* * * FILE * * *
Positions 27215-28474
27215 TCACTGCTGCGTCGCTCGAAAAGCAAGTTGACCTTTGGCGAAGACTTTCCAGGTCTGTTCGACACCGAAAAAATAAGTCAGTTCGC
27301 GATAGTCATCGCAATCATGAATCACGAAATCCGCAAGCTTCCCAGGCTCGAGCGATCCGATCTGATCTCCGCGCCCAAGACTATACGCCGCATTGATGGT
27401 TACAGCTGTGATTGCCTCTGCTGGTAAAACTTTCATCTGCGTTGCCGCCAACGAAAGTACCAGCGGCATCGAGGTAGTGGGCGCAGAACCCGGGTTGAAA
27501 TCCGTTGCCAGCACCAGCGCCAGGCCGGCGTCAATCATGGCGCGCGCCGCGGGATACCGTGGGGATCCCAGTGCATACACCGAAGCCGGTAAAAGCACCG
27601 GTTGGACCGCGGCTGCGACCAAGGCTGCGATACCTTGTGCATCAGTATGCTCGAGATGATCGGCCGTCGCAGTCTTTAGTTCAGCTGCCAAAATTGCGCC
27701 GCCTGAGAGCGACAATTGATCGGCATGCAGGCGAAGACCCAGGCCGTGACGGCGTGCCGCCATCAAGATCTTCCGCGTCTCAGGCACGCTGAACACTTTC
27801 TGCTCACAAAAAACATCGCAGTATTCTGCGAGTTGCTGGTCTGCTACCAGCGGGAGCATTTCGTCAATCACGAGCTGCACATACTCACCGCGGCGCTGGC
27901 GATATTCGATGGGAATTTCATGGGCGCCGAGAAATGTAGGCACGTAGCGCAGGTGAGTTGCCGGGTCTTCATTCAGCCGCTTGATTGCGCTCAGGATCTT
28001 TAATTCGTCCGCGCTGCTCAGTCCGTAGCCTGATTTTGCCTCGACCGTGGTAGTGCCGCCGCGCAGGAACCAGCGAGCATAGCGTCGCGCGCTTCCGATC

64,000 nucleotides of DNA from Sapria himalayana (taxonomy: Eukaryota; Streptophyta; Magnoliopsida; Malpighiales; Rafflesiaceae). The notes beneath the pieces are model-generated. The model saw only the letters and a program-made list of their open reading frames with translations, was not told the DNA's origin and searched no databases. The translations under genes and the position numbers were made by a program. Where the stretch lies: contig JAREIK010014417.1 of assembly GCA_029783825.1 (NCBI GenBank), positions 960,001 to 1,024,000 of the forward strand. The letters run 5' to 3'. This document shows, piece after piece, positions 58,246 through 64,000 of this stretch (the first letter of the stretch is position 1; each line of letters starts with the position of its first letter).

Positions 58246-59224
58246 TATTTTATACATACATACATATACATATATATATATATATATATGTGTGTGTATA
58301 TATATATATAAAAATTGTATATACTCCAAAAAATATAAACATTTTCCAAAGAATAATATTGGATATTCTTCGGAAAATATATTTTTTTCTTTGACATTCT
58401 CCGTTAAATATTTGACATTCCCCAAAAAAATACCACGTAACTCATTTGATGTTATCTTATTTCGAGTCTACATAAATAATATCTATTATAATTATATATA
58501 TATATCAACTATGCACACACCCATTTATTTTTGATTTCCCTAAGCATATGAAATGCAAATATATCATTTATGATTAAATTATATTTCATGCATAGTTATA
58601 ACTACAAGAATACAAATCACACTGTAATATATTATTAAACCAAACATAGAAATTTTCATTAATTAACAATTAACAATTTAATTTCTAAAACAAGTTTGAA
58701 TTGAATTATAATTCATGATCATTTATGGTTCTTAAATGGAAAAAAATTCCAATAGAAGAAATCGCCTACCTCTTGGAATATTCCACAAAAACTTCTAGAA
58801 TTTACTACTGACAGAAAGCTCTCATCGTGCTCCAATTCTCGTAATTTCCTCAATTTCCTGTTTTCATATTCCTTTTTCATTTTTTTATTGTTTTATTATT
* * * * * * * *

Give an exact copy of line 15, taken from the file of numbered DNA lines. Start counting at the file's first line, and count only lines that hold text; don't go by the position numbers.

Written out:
58401 CCGTTAAATATTTGACATTCCCCAAAAAAATACCACGTAACTCATTTGATGTTATCTTATTTCGAGTCTACATAAATAATATCTATTATAATTATATATA